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A year after a 7-20 September cost the Red Sox a chance at the postseason, the club went 7-22 in September and October to close its worst season since 1965. Boston lost its last eight games, failing even in its role of spoiler as it was swept down the stretch by playoff contenders Tampa Bay, Baltimore and the rival New York Yankees.

That left the Red Sox in last place _ 26 games out _ for the first time since 1992 and out of the playoffs for the third year in a row.

“This year’s won-loss record reflects a season of agony. It begs for changes,” Lucchino said. “We are determined to fix that which is broken and return the Red Sox to the level of success we have experienced over the past decade.”

What was supposed to be a season of celebration for Fenway’s 100th anniversary was instead the worst under the current management, which bought the team in 2002. And though injuries probably doomed the Red Sox anyway _ they used a franchise record 56 players _ Valentine’s clumsy handling of his players forced him into frequent apologies that undermined his authority in the clubhouse.

“There’s no single reason why we had this dismal of a season,” Lucchino said. “But certainly the epidemic of injuries and the injuries to key players were major factors. … Do I think there’s an element of unfairness, given the shortness of his duration, given the injury problems. … I think there is.”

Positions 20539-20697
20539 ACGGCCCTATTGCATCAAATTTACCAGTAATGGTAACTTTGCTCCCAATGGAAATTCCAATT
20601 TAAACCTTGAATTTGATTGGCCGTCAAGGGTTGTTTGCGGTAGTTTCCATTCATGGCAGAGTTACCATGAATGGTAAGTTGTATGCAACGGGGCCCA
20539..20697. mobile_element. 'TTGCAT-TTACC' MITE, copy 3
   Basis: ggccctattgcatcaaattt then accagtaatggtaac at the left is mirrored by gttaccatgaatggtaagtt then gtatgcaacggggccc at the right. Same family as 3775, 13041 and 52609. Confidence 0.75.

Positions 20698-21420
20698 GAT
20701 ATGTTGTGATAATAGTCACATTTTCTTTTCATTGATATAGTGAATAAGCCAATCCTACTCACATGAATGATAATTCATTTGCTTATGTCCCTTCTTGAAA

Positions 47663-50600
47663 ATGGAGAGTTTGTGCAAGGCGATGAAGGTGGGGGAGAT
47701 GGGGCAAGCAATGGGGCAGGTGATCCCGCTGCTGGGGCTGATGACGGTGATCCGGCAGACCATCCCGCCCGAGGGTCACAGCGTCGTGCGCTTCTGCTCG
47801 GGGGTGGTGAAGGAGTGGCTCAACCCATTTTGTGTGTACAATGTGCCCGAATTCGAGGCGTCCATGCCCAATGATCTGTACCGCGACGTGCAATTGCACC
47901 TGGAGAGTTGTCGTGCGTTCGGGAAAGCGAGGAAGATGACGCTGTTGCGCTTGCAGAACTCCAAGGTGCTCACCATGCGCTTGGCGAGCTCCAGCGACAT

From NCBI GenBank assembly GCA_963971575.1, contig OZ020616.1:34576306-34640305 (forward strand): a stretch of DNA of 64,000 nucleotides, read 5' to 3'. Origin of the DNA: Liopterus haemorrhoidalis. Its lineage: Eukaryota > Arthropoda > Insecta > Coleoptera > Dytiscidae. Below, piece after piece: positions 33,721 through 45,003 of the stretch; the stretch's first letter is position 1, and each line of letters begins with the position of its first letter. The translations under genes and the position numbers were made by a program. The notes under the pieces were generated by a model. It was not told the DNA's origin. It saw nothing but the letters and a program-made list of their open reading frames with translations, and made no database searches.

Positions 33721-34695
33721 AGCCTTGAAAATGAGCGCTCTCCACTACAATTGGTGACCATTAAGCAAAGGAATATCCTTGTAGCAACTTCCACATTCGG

The Red Sox had the AL’s best record and a nine-game lead in the wild-card race on Sept. 1, 2011, before missing out on a playoff berth on the final day of the season. Francona, who led the Red Sox to Series titles in 2004 and again in 2007, was let go after admitting that he had lost his touch in the clubhouse.

To replace him, the Red Sox picked Valentine, who took the New York Mets to the 2000 World Series and won a championship in Japan, but hadn’t managed in the majors in 10 years. The move was an intentional and abrupt attempt to change a culture that enabled pitchers to drink beer and eat fried chicken in the clubhouse during games on their off-nights.

“We felt it was the right decision for that team at that time,” Cherington said. “It hasn’t worked out, because the season has been a great disappointment. That’s not on Bobby Valentine; that’s on all of us. We felt that in order to move forward and have a fresh start, we need to start anew in the manager’s office.”

Valentine banned beer from the clubhouse, and didn’t hesitate to criticize his players publicly _ something Francona took pains to avoid.

But even before the season began, injuries began tearing the roster apart.

Crawford missed much of the season, joining pitchers John Lackey and Daisuke Matsuzaka on the disabled list before opening day. Potential closers Andrew Bailey and Bobby Jenks had offseason surgery; Jacoby Ellsbury, David Ortiz, Clay Buchholz, Dustin Pedroia, Beckett and Kevin Youkilis also spent time on the DL.

And many of those who remained resented the new accountability.

Youkilis lashed back after Valentine said he wasn’t as “into the game” as before, and Pedroia came to his teammate’s defense, saying, “That’s not the way we go about our stuff around here.”

“He’ll figure that out. The whole team is behind Youk. We have each other’s backs here,” Pedroia said. “Maybe that works in Japan.”

The tension between Valentine and Youkilis continued to simmer and the third baseman was traded to the White Sox on June 25.

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